What are you shooting with the 105mm f2.5, Steve?
     
  12. I used my Nikon 55mm f/1.2 to squeeze photons​
    JDM, what kind of motifs did you use it for? It must have been a very expensive lens at the time, wasn't it?
     
  13. Ann,
    My standard carry kit is a Nikon F2 ,24f/2.8 ,35f/2 ,Micro55 and 105f/2.5. I shoot mostly B&W nature/scenic.
    If I'm after animals ,the kit would be 35f/2, 300f/4.5 and 500f/8cat.
    Chris
     
  14. Why restrict the discussion to primes? In film days many people used zooms for the convenience, particularly when shooting slides when you needed to get the framing right in the camera. I often used the Minolta 35-70 f3.5 on manual focus, and the 28-135 f3.5-4.5 on AF. Both give excellent image quality.
     
  15. The lens that I purchased when I was shooting film with a Nikon F3HP camera were these:
    1. Nikkor 28mm f/2.8 AI-S
    2. Micro-Nikkor 55mm f/2.8 AI-S
    3. Nikkor 105mm f/1.8 AI-S

    I used these lens for years until I purchased my first Nikon auto-focus 35mm camera (a Nikon N90s). After I bought the N90s I subsequently bought a Nikkor 20mm f/2.8D, Nikkor 35-70mm f/2.8D and a Micro-Nikkor 70-180mm f/4.5-5.6D ED lens.
    One of my favorite lens was the 28mm f/2.8 AI-S. This is a superb optic.
     
  16. Nice set, Christopher. Do you bring the four primes with you on a regular basis?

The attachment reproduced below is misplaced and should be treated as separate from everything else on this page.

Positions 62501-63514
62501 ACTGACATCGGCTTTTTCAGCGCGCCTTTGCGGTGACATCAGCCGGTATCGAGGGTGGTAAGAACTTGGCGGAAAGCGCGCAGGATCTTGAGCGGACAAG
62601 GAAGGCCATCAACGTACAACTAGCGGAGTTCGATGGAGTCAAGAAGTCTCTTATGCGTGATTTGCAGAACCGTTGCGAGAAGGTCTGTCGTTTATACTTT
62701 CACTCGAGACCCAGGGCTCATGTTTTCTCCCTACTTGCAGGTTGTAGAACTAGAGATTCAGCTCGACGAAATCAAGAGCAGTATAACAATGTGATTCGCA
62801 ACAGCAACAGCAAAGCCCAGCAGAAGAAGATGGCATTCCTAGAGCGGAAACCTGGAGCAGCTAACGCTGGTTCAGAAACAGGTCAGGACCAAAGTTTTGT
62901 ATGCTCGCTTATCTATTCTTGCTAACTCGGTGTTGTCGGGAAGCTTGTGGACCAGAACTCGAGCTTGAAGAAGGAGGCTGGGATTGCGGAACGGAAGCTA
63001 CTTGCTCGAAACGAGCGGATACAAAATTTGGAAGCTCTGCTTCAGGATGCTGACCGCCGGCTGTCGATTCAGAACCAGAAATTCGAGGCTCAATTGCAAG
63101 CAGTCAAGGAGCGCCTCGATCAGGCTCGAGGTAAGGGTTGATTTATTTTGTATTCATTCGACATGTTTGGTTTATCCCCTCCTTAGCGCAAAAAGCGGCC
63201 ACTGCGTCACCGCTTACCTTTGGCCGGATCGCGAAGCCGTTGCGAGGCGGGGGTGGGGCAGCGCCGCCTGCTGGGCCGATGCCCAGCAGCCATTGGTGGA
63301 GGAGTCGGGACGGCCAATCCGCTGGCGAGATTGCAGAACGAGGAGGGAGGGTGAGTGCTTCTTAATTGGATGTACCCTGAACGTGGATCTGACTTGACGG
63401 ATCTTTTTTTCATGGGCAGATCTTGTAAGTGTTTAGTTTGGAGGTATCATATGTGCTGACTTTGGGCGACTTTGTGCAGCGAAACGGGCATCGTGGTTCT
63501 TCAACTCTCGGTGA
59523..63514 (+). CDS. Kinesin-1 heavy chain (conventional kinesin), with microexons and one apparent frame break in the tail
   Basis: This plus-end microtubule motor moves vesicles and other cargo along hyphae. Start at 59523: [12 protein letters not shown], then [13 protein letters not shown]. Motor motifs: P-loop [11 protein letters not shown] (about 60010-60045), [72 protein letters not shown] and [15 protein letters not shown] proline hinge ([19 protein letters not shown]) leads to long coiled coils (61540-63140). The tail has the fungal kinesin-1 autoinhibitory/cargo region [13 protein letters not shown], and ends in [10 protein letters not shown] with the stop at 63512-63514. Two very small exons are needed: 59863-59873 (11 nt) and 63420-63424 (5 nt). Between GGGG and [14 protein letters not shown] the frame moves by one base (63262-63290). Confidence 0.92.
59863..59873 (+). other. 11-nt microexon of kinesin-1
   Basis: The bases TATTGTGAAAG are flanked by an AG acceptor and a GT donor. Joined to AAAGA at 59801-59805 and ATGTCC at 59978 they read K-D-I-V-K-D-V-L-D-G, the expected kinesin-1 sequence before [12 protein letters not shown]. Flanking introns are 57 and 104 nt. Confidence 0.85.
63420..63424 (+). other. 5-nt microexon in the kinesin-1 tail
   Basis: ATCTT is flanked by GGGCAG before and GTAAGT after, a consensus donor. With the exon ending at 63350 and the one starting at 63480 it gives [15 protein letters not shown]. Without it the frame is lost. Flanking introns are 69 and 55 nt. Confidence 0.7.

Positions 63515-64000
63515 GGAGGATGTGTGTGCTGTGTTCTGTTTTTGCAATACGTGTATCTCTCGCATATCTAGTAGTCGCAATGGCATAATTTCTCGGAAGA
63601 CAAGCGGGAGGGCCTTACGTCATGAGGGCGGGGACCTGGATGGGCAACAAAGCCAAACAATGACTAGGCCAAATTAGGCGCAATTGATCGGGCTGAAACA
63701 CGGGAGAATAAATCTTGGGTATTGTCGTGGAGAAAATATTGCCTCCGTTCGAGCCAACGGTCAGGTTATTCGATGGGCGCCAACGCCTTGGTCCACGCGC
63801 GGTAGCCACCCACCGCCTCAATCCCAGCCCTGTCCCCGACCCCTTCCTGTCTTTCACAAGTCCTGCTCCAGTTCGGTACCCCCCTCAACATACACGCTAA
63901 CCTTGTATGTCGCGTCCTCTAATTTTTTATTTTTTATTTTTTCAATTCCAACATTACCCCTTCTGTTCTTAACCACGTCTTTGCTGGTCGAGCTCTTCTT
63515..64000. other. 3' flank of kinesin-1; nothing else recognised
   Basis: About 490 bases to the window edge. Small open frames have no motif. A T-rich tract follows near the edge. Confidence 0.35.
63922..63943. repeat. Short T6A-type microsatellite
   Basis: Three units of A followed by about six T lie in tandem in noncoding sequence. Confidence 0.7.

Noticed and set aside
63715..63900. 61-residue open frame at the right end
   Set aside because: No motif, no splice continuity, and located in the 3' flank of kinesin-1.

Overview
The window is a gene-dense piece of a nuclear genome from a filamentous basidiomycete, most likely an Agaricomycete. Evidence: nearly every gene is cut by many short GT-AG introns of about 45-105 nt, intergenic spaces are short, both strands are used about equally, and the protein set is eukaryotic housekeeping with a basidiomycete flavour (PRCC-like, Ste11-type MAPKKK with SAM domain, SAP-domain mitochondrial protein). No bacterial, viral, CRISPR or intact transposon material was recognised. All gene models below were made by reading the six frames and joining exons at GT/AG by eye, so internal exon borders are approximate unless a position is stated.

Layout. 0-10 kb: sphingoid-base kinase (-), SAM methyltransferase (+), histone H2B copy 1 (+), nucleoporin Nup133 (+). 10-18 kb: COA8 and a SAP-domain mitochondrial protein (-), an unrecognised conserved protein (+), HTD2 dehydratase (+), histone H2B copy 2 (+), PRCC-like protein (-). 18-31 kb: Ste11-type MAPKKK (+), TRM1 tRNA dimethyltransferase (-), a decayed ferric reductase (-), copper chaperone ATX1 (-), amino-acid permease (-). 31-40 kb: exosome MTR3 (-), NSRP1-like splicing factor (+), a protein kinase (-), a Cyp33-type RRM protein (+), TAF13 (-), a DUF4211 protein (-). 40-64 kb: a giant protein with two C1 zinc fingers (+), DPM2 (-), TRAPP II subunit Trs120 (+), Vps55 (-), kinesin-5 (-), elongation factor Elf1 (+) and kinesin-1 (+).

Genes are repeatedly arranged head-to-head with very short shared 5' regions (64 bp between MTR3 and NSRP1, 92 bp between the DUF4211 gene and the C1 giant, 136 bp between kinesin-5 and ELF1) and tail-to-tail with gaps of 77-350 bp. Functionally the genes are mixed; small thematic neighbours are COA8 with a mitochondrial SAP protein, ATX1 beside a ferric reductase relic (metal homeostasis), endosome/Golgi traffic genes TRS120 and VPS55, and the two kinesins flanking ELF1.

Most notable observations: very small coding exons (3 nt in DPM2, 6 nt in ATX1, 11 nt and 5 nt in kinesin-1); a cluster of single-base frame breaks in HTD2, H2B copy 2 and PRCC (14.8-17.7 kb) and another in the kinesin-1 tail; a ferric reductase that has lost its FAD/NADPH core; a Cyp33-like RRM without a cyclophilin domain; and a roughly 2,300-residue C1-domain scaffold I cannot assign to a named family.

John, I would like to know about the good zoom lenses as well. Many of the 35mm film cameras are sold with some kind of zoom lenses. They don't come along that often with primes.
     
  17. Was a 105mm the portrait lens on a film body?
     
  18. The 28/3.5 was a revelation early on
    and has skewed my view of things ever
    since. I keep a 28 always. The 20/3.5
    was a favorite in my newspaper days. I
    was in almost constant conflict with
    one editor over it. The 55/1.2 and 135/
    2.8 went everywhere. My favorite
    zooms are the old 85-250 which I have
    and 80-200/2.8 which I don't. The 300/
    4.5 is still there and a 500/8 cat went
    to many ball games. These lenses were
    mostly used on F2's and F4's, the
    greatest cameras ever made.

    Rick H.
     
  19. What are you shooting with the 105mm f2.5, Steve?​


    Nothing in particular. I have always had the standard set of 28mm, 50mm and 135mm. Sometimes I like to go out with just one lens. If I have the 50mm it seems to wide and the 135mm seems too long but the 105mm seems just right.